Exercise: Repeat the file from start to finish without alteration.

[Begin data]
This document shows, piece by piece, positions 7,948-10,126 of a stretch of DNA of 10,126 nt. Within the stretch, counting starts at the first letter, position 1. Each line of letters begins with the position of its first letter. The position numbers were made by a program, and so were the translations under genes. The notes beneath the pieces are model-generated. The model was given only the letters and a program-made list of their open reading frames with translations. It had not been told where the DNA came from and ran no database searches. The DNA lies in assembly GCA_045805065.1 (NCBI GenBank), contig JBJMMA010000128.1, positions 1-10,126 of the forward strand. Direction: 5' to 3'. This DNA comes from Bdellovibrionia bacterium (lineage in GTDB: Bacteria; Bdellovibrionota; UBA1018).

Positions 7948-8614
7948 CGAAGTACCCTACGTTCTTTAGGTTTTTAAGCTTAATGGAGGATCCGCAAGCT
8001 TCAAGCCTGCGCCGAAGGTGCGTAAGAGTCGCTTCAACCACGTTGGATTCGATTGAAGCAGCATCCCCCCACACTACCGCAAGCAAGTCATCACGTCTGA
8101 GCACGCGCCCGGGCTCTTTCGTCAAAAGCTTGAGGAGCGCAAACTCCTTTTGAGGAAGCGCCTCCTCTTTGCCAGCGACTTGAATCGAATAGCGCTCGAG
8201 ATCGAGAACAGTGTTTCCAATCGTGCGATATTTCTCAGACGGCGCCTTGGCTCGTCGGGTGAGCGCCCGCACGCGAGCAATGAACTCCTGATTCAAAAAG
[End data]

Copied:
This document shows, piece by piece, positions 7,948-10,126 of a stretch of DNA of 10,126 nt. Within the stretch, counting starts at the first letter, position 1. Each line of letters begins with the position of its first letter. The position numbers were made by a program, and so were the translations under genes. The notes beneath the pieces are model-generated. The model was given only the letters and a program-made list of their open reading frames with translations. It had not been told where the DNA came from and ran no database searches. The DNA lies in assembly GCA_045805065.1 (NCBI GenBank), contig JBJMMA010000128.1, positions 1-10,126 of the forward strand. Direction: 5' to 3'. This DNA comes from Bdellovibrionia bacterium (lineage in GTDB: Bacteria; Bdellovibrionota; UBA1018).

Positions 7948-8614
7948 CGAAGTACCCTACGTTCTTTAGGTTTTTAAGCTTAATGGAGGATCCGCAAGCT
8001 TCAAGCCTGCGCCGAAGGTGCGTAAGAGTCGCTTCAACCACGTTGGATTCGATTGAAGCAGCATCCCCCCACACTACCGCAAGCAAGTCATCACGTCTGA
8101 GCACGCGCCCGGGCTCTTTCGTCAAAAGCTTGAGGAGCGCAAACTCCTTTTGAGGAAGCGCCTCCTCTTTGCCAGCGACTTGAATCGAATAGCGCTCGAG
8201 ATCGAGAACAGTGTTTCCAATCGTGCGATATTTCTCAGACGGCGCCTTGGCTCGTCGGGTGAGCGCCCGCACGCGAGCAATGAACTCCTGATTCAAAAAG